In 2007, the Kremlin-owned television- and Internet-news platform RT (formerly Russia Today) opened an Arabic-language channel, which has since then become one of the most popular news outlets in Egypt, Saudi Arabia, and several other Arab countries. RT, which began in 2005, offering only English-language broadcasting, was created to distribute pro-Russian propaganda to a non-Russian audience; it subsequently has created television channels, websites, and social- media accounts in several other languages. To RT, Moscow more recently added the Sputnik news service, which also features extensive Arabic-language content. Anna Borshchevskaya and Catherine Cleveland analyze the perspectives being spread by the two networks in the Middle East:
The RT and Sputnik websites typically publish brief news articles and occasionally longer op-eds. The quickly published factual articles help shape media opinion primarily through click-bait titles that often editorialize otherwise neutral content. Meanwhile, the lengthier op-eds and TV segments tend to present more overtly conspiratorial points of view, such as the video segment “The Vatican, the Masons, the CIA, and the Mafia . . . with Documents, Names, and Records of Assassinations” or the op-ed “Israel Announces Its Rights; The Crimea Is Ours.” Relying on conspiracy theories to develop a sense of “revealing the truth” is a tactic RT Arabic shares with its English-language sibling. . . .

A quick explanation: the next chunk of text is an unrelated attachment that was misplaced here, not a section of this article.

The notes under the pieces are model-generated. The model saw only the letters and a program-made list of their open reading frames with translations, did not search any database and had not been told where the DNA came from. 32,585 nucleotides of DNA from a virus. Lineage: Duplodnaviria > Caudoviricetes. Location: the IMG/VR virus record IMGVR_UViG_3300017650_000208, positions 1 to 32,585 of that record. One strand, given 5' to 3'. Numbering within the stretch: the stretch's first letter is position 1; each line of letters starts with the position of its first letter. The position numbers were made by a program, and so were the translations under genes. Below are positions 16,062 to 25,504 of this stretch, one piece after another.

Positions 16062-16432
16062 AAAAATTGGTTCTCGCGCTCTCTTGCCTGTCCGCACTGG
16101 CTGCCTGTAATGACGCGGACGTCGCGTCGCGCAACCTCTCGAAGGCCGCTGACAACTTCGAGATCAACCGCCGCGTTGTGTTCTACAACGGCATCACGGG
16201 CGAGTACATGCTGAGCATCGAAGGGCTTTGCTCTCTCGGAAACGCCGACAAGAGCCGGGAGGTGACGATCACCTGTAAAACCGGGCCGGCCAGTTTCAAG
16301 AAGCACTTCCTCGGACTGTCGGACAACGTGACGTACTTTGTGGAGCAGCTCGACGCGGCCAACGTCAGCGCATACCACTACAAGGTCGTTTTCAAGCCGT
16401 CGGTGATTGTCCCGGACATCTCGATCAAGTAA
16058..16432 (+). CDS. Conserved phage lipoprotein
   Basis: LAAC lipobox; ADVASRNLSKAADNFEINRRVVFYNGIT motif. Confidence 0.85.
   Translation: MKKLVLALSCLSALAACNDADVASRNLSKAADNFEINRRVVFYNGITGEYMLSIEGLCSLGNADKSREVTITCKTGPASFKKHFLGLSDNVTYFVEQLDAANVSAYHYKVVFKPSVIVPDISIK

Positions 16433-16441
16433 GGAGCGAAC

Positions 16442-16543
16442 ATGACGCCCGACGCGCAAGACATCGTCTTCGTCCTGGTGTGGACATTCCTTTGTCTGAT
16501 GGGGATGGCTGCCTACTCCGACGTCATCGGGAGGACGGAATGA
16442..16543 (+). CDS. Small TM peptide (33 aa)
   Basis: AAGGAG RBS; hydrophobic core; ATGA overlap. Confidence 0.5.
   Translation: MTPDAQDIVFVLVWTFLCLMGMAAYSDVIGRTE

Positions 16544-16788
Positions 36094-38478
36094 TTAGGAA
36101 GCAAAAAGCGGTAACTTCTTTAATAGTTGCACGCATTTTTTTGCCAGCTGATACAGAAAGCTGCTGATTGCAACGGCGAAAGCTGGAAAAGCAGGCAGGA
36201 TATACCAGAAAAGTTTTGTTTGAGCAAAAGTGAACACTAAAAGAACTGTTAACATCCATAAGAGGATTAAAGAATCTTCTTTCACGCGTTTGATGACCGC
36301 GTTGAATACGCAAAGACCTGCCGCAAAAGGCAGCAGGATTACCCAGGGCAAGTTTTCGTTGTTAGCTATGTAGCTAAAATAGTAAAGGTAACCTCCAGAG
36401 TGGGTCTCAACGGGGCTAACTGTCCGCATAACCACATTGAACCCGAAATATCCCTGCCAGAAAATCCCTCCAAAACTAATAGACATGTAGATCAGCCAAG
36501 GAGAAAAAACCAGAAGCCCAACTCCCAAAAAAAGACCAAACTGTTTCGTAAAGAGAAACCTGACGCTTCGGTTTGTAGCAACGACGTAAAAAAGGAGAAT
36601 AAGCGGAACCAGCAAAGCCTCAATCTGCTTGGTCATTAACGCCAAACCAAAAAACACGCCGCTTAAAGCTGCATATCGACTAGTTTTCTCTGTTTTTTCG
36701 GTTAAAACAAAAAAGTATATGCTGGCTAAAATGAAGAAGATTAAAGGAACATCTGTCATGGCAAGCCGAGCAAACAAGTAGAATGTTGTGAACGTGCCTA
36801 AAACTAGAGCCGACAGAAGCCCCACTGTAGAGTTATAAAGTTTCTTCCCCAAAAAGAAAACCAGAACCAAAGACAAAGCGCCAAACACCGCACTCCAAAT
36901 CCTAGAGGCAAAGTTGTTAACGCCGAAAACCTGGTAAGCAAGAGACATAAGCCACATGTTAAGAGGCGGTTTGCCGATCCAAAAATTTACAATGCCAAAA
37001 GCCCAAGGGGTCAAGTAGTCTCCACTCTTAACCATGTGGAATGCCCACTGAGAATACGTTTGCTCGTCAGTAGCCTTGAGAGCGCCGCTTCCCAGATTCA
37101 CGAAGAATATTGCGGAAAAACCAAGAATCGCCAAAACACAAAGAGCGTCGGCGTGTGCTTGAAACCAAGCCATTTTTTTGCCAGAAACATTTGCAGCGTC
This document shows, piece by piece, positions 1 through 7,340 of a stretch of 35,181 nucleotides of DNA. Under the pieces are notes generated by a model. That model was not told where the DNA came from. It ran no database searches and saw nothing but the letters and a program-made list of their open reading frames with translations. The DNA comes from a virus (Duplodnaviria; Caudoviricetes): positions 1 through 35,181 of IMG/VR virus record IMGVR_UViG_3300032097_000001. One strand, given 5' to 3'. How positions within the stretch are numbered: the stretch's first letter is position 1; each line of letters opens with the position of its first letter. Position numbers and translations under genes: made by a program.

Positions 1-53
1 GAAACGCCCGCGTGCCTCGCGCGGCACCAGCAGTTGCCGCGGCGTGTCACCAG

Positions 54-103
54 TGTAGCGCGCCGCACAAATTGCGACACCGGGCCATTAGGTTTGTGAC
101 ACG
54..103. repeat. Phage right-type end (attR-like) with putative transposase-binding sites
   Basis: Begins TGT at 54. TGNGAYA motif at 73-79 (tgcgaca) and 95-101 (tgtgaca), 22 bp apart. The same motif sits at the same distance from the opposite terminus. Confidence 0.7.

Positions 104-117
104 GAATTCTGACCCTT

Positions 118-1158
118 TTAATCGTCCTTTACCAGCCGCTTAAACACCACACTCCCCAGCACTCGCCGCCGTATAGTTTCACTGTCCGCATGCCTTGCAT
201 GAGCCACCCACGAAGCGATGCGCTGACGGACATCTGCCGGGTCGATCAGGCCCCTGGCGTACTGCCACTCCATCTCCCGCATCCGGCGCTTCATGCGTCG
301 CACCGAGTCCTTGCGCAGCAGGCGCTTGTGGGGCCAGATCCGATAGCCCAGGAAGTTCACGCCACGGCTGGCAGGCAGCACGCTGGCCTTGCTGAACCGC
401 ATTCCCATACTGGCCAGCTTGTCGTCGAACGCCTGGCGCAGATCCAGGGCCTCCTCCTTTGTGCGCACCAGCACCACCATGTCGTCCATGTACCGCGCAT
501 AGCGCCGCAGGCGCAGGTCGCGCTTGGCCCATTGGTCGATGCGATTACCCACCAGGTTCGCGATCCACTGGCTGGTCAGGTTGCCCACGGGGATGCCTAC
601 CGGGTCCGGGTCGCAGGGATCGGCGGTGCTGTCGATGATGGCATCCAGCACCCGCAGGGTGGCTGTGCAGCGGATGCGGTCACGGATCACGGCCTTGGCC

[While] RT English has adopted a style that often employs sarcasm and irony to suggest holes in a “dominant narrative,” . . . RT Arabic relies on established media narratives—and specifically those that reinforce an anti-Western perspective. . . .
And while RT’s English-language coverage often inserts a positive picture of the Assad regime in a supposedly “alternative” view of groups such as the White Helmets, a volunteer aid outfit, [RT Arabic’s] coverage of Syria emphasizes Russia’s control over the situation, as exemplified in the assertion that Israel’s July 2018 downing of an Iranian drone over Israeli airspace occurred after affirming the drone was not of Russian origin, and in the repeated emphasis on both Russian and Assad military successes against “terrorists.” RT frames its coverage to cause maximum distrust of Syrian opposition groups. . . .
Coverage of Israel embodies RT Arabic’s inconsistent tone when faced with delicate subject matter. On the one hand, RT Arabic relies on the longstanding media practices of Arab countries, such as a focus on Israel’s military and civil actions against Palestinian communities and conspiracy theories about the reach of the Mossad. On the other hand, RT presents Israel as cautious and respectful of Russia’s regional interests. Such coverage lines up with the Kremlin’s desire to portray itself as a great power, to which a country like Israel is beholden.